Tags: crohns disease | colon | genetic disorder | chromosome

Crohn's Disease: Is It Hereditary?

Sunday, 16 Mar 2014 03:53 PM

Crohn’s disease is a disease in which one or more parts of the gastrointestinal tract swell, get inflamed, and thicken. The colon and last part of the small intestine are most commonly affected by Crohn’s disease. If Crohn’s disease affects only the colon, the symptoms may appear similar to those of ulcerative colitis as both the diseases affect the colon. Ulcerative colitis is effectively treated only by a removal of the colon. When it only affects the colon, Crohn’s disease is termed Crohn’s colitis.
 
Colonoscopy is used to diagnose Crohn’s disease. In a colonoscopy, a narrow tube is inserted into the lower bowel through the anal canal. The tube has a small camera with a light source to look at the colon lining. Using this, the specialist can view the colon lining. Colonoscopy is considered best to diagnose this disease through a direct visualization of the colon. Patients of Crohn’s disease also risk developing colon cancer. Radiological tests are performed in case the small abnormalities in the colon are difficult to detect through a colonoscopy.
 
Causes of Crohn’s disease are not known but researchers believe this disease may be due to genetic disorder. It is considered that genetic variations may lead to this genetic disorder. Environmental factors, along with genetic disorder, are found to be the major causes. In fact, it is the first genetic disorder that has been studied in detail to establish the relationship between environmental factors and the immune system. It is also known as a complex gene disorder as multiple genes contribute to this disease.
 
A recent study conducted on this genetic disorder has identified that damage to the human gene NOD2 is associated with this disease. People with a greater genetic component are likely to develop this genetic disorder early as compared to those with a lesser genetic component. Scientists have found that this genetic disorder is also linked with other diseases.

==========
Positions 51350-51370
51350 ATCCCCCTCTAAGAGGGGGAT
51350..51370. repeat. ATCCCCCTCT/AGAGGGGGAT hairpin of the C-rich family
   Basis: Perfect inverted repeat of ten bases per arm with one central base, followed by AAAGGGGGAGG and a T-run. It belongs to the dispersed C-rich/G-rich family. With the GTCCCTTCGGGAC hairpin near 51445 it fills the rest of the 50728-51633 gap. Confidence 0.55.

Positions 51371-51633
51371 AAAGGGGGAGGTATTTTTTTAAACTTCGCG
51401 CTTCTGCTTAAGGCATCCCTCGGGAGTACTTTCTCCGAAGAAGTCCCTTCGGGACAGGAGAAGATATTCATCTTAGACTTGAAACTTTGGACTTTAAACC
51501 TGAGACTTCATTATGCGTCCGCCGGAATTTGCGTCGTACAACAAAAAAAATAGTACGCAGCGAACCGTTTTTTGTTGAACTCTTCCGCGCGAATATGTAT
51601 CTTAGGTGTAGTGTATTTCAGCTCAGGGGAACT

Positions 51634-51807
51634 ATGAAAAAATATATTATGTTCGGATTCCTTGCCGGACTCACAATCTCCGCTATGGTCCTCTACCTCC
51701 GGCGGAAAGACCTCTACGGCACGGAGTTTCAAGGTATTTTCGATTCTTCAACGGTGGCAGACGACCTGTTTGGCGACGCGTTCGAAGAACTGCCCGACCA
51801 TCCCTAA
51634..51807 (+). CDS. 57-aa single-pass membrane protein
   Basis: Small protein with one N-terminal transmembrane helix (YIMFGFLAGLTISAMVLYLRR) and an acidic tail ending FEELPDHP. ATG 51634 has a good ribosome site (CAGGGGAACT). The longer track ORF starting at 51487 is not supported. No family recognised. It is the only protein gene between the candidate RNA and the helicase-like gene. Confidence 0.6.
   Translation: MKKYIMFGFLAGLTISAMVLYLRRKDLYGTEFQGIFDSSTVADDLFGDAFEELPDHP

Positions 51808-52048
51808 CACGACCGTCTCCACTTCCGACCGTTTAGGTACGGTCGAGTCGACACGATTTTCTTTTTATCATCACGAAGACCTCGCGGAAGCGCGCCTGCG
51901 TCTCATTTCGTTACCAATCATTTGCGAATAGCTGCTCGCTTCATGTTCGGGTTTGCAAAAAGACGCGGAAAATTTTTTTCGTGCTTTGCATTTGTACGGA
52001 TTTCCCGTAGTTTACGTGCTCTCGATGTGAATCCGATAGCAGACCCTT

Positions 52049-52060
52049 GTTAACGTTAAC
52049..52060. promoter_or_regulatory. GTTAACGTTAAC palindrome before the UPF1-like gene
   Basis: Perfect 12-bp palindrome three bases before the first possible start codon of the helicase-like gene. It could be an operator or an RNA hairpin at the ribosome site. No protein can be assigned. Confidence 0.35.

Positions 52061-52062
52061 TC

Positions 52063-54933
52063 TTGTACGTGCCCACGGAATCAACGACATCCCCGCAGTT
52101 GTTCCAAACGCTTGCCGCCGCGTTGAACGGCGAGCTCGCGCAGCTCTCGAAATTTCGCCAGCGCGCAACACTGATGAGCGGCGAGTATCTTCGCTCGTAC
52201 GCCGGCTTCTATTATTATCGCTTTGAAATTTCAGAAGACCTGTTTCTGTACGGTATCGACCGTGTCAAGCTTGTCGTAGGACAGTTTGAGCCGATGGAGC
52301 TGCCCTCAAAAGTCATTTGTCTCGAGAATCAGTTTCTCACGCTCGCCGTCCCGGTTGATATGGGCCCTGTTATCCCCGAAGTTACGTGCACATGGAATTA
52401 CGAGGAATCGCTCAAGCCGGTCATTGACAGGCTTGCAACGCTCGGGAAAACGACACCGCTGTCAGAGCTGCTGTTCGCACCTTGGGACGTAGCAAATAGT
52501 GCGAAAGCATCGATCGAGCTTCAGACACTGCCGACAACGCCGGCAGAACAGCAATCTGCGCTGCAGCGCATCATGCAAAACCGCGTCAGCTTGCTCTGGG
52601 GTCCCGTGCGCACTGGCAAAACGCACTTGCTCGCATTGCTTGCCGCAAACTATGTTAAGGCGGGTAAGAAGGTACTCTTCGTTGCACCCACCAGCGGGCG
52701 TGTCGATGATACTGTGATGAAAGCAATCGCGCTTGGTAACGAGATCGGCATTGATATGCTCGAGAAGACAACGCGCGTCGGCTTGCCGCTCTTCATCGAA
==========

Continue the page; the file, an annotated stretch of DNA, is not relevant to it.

To understand this genetic disorder in more detail, chromosomes and genes should be examined. Humans have 23 chromosome pairs. Some parts of chromosome 5 and chromosome 10 have been linked with Crohn’s disease. Scientists have found changes in around 30 genes on the chromosome 5 and chromosome 10 that increase the risk of development of this genetic disorder. Variations in some regions of chromosome 5 and chromosome 10 appear to contribute to increased risk of Crohn’s disease. IBD5 locus is one area on chromosome 5 that contains several genetic variations. Other regions found on chromosome 5 and chromosome 10 have no genes at all. These are called gene deserts and may contribute to this genetic disorder.

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Crohn’s disease is a disease in which inflammation, thickening, and swelling of the gastrointestinal tract occurs. It increases the risk of colon cancer. It is a complex genetic disorder. Chromosomes 5 and 10 have been identified to be linked with this genetic disorder.
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2014-53-16
Sunday, 16 Mar 2014 03:53 PM
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